Wednesday, August 8, 2012

Avoiding the Torture, Finding the Joy

You know, I never would have dreamed the homeschooling would be such an adventure! That I would have so much to learn, that I would be so challenged - and that it might even (*gasp!*) be fun. 

In most areas, I'm still experiencing the ever-so-steep three year learning curve with waayyy more "crying moments" than "A-HA! moments." Let me tell you - getting started is not easy! But it is rewarding work, and I'm digging in as hard and as fast as I can go.

In light of all that, here is something that is working right now.

As I read more and more about homeschooling, I see that oftentimes, the more experienced veteran-moms start slowly with their little ones. As opposed to "teach your baby to read" methods, they usually treat childhood gently, encouraging outdoor time, LEGOs, cooking, play time, science experiments in the kitchen, field trips, etc. - building a strong experiential foundation for the academics to come in later years. And oftentimes, in the younger elementary grades, the "non-basic" subjects (i.e. science and history) are either not taught at all, or are taught informally. I have chosen to take that approach, and here's how I'm currently doing it:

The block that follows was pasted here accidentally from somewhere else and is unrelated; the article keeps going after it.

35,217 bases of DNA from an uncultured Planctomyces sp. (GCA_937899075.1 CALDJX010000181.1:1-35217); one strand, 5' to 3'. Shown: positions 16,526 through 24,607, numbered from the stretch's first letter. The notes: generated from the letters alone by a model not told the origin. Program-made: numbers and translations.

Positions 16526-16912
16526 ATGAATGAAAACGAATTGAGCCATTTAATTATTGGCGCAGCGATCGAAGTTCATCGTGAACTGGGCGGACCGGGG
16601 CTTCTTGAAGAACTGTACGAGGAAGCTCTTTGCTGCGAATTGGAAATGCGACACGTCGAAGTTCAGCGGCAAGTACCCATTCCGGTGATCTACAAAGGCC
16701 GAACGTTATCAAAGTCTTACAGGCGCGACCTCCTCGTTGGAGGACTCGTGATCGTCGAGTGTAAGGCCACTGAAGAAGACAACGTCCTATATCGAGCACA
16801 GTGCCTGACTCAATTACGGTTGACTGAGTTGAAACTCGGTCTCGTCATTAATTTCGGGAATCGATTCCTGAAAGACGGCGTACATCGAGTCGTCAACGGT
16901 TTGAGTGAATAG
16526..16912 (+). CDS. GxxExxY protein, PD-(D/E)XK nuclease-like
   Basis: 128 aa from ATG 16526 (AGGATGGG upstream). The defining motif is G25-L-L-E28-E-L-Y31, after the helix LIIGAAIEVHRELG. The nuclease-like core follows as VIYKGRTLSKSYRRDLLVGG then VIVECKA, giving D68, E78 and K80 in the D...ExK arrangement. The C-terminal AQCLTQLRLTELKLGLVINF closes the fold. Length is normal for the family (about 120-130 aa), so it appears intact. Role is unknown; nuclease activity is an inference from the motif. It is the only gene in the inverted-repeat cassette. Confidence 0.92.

The basic principle:

Real books (almost) always make learning easier and more enjoyable than do textbooks.

That's the reason that I chose Sonlight, and even though Sonlight Core A didn't work out for us for kindergarten, I still love the real-books approach (as opposed to a textbook approach) and am planning on using their book lists (along with others) to teach history throughout our school years.

Textbooks tend to be dry, dull, and easily-forgettable. Real books tend to be intriguing, deep, and easily memorable. Think learning history from a textbook, and then think learning history from the "Little House on the Prairie" book series. The former is forgotten as soon as the test is over; the latter is remembered for a life time. 

(* I know that there is a time and a place for textbooks - I love them for certain subjects - nothing against textbooks!)